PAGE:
Practice, Civil, Variance. Pleading, Civil. Landlord and Tenant. Negligence, Due care of plaintiff. Evidence, Competency.
In the declaration and in specifications filed by the plaintiff in an action by a married woman against the owner of a dwelling house for injuries suffered by her because of the alleged defective condition of a step which the defendant was bound to repair, the plaintiff alleged that the house was let to her. At the trial of the action her counsel in his opening address to the jury stated among other facts that the premises were let to her husband. A verdict was ordered for the defendant on the offer of proof contained in the opening statement, and the plaintiff alleged exceptions, at the argument of which in this court no question was raised by the defendant as to the apparent variance between the declaration and the offer of proof; and, because recovery by the plaintiff would not have been affected, whether she or her husband was the defendant's tenant, this court gave no significance to the variance except to call attention to its existence, but considered only whether, if the other facts, which the plaintiff had offered to show, had been proved the case should have been submitted to the jury.
At the trial of an action by a married woman against the owner of a three tenement house to recover for injuries alleged to have been caused by a defective condition of a step, the plaintiff's counsel in his opening statement to the jury offered to prove that the plaintiff's husband had inspected the house when it was not entirely completed and had selected one of the tenements, that he and the defendant had agreed upon a rent and that he should take possession when the defendant should notify him that the house was ready; that later, upon the defendant's notifying him that he could move in at any time, the plaintiff's husband brought a load of goods to the house, that it appeared that cement steps which were to be put in at the back of the house for common use of the occupants of all of the tenements were not yet constructed and that there were no steps there; that, the defendant's attention being called to the need of a step, he produced a box and placed it where the steps should be, stating "That will do for a while. I am going to get cement steps in in a few days"; that the box became inadequate and unsafe; that the defendant was spoken to by the plaintiff's husband and by others repeatedly about the condition of the box and each time gave some excuse and said that he would fix it in four or five days; that the plaintiff did not think that the box was as safe as steps would have been, but relied upon the assurance of the defendant that steps would be constructed in a few days, and that until that time she thought that she could get along with the box by using special care; that, a month after the box was placed in position, while the plaintiff was using it as a step and using special care, it moved and she was thrown down. Held, that on such facts, if proved, the jury would have been warranted in finding that the plaintiff's injury was due to a negligent failure by the defendant to keep the temporary step in as safe a condition as it was in when he put it there and that the plaintiff was in the exercise of due care.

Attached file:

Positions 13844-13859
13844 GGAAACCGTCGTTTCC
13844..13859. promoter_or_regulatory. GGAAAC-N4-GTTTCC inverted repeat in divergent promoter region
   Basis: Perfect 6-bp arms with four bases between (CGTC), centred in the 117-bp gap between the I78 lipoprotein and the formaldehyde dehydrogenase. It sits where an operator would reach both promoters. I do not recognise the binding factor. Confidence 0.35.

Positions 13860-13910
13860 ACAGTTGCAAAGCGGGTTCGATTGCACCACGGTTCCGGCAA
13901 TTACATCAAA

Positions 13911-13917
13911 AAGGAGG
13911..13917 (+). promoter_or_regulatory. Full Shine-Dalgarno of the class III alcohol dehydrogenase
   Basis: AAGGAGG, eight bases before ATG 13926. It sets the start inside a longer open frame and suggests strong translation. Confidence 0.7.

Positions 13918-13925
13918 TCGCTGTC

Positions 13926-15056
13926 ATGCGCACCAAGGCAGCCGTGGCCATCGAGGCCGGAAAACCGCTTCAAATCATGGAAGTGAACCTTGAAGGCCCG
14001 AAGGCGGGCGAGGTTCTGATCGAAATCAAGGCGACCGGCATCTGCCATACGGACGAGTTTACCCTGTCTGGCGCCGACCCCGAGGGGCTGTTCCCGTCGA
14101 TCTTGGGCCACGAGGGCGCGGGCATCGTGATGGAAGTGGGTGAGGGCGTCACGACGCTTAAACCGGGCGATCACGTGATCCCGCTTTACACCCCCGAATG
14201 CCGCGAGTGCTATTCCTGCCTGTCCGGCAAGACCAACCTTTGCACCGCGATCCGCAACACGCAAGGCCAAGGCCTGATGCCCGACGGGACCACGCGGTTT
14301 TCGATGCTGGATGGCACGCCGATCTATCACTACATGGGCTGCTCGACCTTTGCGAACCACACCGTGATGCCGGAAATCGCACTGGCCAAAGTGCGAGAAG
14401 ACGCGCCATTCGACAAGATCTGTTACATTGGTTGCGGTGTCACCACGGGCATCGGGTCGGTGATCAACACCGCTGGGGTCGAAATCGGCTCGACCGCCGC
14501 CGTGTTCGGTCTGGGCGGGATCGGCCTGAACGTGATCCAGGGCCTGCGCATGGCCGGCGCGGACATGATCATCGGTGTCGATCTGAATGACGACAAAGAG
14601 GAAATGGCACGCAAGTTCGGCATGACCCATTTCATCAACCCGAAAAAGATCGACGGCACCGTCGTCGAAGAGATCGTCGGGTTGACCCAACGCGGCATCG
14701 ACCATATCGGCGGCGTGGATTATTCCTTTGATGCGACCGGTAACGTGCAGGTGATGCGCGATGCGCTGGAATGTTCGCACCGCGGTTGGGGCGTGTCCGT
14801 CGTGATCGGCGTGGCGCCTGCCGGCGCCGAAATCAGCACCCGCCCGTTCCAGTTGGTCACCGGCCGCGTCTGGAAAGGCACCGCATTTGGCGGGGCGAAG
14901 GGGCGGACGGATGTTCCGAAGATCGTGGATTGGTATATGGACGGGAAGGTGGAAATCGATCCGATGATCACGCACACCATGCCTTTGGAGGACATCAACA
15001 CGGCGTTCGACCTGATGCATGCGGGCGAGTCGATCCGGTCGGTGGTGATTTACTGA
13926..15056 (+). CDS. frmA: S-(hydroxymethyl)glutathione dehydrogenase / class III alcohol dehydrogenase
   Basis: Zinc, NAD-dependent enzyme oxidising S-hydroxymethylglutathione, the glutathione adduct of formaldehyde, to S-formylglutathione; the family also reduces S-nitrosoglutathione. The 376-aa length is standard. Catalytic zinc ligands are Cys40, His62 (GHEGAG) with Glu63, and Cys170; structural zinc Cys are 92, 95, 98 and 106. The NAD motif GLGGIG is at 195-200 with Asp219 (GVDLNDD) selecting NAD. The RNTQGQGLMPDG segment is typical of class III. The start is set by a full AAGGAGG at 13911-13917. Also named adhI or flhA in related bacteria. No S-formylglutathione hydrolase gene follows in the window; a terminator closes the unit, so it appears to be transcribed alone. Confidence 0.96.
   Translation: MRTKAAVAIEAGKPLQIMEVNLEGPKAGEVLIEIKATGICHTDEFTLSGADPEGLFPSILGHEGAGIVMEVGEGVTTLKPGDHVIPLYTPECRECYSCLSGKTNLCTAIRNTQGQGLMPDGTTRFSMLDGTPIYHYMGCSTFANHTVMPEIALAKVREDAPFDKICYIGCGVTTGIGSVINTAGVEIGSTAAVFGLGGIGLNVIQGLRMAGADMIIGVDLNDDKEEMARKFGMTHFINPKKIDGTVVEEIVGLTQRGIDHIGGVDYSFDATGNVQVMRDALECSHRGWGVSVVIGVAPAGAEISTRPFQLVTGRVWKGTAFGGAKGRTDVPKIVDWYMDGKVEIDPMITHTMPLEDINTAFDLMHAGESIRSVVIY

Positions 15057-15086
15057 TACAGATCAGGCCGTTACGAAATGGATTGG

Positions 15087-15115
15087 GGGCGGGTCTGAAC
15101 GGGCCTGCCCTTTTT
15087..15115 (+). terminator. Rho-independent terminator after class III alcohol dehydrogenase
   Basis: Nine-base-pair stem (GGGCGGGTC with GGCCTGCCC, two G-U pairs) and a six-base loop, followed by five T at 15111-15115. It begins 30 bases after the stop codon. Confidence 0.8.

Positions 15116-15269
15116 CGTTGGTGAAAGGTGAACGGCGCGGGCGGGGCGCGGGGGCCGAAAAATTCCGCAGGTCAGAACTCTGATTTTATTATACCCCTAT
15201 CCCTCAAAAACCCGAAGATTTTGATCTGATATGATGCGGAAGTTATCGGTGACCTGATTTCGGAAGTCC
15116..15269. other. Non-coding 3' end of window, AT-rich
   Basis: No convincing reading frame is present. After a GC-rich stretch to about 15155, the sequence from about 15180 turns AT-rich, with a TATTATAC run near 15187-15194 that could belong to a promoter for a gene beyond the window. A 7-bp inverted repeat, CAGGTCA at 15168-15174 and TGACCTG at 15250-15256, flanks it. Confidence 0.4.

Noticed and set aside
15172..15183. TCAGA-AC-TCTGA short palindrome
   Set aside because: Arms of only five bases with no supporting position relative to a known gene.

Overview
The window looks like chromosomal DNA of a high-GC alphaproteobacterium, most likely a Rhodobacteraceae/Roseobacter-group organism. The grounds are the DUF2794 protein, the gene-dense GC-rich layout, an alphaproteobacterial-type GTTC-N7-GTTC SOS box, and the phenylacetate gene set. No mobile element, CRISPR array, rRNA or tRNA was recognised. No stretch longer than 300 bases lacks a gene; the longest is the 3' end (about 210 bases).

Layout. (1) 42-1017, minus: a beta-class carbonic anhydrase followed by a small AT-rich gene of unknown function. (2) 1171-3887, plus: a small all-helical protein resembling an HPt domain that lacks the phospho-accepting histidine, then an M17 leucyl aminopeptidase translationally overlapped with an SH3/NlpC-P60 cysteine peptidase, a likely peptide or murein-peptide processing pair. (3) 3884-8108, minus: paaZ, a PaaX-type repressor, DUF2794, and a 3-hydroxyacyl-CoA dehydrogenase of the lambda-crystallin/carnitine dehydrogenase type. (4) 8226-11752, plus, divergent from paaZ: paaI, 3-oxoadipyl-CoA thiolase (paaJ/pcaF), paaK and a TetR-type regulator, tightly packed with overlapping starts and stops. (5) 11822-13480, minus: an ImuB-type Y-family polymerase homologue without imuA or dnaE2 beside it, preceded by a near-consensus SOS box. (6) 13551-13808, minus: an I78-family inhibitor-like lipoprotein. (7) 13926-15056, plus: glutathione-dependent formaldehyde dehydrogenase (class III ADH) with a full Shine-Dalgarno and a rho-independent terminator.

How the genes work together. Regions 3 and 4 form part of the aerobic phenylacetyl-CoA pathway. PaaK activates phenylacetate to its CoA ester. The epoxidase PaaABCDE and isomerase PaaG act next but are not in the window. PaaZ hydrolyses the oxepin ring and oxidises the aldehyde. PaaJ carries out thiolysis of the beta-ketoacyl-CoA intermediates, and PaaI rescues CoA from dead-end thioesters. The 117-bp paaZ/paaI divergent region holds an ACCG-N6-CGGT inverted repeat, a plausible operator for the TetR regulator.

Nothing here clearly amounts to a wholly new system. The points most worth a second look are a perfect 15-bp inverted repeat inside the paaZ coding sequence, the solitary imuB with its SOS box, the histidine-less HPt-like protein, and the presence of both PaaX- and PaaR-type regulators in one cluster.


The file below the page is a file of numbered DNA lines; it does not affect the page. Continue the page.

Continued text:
At the trial of an action by a married woman against the owner of a three tenement house, one of the tenements of which was let to her husband, for injuries resulting from the defective condition of a box which the defendant had supplied to take the place of a step and which had remained in common use by the occupants of all of the tenements against their objection and because of repeated assurances by the defendant that he would construct the steps in a few days, it is competent on the question of the plaintiff's due care for her to testify that "she did not think that the box was as safe as steps would have been, but relied upon the assurance of the defendant that steps would be constructed in a few days, and that until that time she thought she could get along with the box by using special care and did use special care in stepping on to it on each occasion and on the occasion of the injury."
TORT for personal injuries alleged to have been caused by a defective step provided by the defendant for use at the back of a house which the plaintiff in her declaration alleged that she had hired from the defendant. Writ dated August 6, 1910.